What is the heresy of our time? Experience- supposing that our feelings and impressions are the norm for Christian faith and action. In the name of personal subjectivity, we make ourselves the measure of all things.
Most all the great assertions of the Christian faith are true, but....certain qualifications are required. So the Christian life is about offering to God all of yourself- that means heart as well as mind. And Christian understanding knits together thought, will, and feeling, or better yet imagination, but under the guidance of the Word of God. But what about the Holy Spirit? It must not be quenched, but discerning the Spirit's movements depends precisely on that Word.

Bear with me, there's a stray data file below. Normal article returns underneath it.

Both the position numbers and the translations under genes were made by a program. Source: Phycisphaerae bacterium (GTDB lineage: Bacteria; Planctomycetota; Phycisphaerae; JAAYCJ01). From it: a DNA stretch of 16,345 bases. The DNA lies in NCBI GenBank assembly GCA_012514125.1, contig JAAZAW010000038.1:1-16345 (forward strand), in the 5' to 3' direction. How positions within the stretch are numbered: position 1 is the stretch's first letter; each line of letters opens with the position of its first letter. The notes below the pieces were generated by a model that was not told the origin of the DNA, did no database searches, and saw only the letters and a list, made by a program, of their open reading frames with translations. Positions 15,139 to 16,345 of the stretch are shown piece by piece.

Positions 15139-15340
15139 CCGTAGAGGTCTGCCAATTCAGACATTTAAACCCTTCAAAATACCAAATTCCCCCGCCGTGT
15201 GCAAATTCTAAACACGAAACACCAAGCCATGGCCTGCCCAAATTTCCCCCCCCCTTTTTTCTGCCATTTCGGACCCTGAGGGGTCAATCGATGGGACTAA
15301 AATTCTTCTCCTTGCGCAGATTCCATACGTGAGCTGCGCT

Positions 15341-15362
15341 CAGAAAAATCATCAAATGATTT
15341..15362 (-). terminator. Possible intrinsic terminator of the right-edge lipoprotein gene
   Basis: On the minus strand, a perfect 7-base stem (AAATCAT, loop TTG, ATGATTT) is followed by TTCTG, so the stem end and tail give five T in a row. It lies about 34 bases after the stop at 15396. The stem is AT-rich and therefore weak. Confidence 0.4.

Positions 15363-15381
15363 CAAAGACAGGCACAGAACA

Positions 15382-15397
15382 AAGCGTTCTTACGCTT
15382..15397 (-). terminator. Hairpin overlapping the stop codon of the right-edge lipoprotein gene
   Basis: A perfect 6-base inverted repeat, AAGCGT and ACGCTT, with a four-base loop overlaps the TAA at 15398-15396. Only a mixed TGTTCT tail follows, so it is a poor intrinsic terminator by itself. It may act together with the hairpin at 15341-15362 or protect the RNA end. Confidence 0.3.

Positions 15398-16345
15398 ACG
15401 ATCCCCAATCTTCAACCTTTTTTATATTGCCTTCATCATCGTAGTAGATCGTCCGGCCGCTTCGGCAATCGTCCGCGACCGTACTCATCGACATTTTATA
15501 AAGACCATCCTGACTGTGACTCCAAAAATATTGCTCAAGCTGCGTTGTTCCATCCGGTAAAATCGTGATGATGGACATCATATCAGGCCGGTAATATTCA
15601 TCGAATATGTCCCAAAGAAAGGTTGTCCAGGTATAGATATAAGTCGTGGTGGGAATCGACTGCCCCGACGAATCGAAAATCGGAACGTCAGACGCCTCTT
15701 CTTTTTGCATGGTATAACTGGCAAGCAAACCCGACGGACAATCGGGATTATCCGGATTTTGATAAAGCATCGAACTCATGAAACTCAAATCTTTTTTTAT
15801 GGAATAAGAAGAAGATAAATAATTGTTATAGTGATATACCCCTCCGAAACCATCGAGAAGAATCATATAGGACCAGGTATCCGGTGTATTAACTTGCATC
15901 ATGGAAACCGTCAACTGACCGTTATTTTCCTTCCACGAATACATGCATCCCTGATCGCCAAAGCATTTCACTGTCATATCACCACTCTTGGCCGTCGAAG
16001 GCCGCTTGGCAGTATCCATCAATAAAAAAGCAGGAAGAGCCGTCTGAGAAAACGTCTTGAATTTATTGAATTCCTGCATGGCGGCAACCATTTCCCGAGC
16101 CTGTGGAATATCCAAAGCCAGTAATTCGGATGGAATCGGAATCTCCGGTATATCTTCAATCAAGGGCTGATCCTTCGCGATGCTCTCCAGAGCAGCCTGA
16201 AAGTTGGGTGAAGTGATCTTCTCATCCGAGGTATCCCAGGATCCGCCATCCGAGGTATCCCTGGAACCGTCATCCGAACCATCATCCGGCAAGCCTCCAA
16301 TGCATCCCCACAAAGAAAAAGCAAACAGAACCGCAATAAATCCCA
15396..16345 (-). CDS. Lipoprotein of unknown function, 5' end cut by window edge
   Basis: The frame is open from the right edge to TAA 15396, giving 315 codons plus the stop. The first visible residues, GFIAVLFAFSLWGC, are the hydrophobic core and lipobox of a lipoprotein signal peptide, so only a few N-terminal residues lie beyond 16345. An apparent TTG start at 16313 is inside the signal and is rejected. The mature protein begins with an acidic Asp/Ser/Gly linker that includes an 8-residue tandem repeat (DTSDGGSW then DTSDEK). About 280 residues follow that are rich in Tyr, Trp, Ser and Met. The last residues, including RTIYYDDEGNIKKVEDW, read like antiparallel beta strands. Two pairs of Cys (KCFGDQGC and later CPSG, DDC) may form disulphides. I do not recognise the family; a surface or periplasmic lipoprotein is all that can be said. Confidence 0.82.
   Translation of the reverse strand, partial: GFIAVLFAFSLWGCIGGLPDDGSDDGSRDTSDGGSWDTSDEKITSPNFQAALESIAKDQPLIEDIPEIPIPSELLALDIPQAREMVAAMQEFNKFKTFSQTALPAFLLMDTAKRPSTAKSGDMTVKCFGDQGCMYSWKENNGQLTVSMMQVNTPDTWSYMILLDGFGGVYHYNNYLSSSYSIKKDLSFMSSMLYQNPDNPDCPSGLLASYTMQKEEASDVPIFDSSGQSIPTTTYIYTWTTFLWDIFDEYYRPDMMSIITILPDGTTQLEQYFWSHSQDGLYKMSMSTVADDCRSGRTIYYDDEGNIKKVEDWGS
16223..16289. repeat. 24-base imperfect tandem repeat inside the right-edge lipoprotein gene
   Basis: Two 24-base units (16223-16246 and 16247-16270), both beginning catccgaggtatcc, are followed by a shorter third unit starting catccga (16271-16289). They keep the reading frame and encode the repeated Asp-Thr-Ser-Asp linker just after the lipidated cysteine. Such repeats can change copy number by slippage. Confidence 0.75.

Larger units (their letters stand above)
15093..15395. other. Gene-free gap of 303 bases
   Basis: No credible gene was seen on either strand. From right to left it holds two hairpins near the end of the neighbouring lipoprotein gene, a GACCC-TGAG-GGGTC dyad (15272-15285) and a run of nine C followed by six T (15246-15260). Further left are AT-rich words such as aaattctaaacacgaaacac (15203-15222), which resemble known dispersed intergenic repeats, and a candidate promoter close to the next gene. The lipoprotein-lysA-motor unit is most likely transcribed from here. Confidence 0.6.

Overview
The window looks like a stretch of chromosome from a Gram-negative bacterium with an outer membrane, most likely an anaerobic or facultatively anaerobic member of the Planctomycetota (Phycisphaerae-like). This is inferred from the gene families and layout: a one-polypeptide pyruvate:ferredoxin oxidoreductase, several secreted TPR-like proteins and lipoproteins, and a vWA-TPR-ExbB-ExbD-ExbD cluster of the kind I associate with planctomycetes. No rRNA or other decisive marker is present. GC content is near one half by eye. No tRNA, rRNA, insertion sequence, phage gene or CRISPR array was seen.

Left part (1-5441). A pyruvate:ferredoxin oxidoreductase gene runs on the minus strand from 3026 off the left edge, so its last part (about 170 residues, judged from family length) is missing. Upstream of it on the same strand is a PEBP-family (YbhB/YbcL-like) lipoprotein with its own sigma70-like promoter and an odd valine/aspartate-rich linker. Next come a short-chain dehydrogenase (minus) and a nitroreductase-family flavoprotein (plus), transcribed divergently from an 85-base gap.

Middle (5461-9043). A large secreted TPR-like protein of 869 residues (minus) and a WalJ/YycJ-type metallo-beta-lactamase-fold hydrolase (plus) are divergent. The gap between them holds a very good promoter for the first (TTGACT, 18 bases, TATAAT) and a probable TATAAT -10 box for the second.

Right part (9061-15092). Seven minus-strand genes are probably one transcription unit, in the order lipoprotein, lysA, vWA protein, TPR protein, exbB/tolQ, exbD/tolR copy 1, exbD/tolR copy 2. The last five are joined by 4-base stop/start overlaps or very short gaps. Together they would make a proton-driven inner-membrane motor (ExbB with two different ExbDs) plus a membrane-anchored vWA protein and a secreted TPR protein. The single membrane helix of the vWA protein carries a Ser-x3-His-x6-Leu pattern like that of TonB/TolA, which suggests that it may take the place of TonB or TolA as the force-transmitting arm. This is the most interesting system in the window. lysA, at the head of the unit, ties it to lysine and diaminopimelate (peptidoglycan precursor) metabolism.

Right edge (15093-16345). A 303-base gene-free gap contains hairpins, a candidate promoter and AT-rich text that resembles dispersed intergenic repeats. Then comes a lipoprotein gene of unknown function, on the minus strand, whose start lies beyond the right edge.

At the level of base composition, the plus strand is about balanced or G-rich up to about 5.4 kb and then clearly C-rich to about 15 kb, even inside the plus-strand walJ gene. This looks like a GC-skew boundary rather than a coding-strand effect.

All this comes to my mind as I read my recent birthday present, 'Mariner,' a study of the life of Samuel Taylor Coleridge by the Anglican priest, poet, and scholar Malcolm Guite. As you may recall from schooldays, he was one of the great and original romanticist poets. The book describes how the era of industrialization in many ways resembled our 'post-' era. He was an adamant proponent of abolition. His struggles with depression and substance abuse are not strange to our time. At times his views felt more like pantheism or deism. The alienation and final redemption in the poem 'Rime of the Ancient Mariner' may be seen in his life (and ours). And by the end of his life Coleridge came to a deep, traditional, 'owned' faith in his home Church of England. He was finally able to see how experience, trauma, the striving for justice, personal spiritual journey, and imagination find their home as aspects of the 'confessions of an inquiring spirit' which is orthodox as well. As such he became a key example of a faithful modernism, something the Church after him still struggles to find.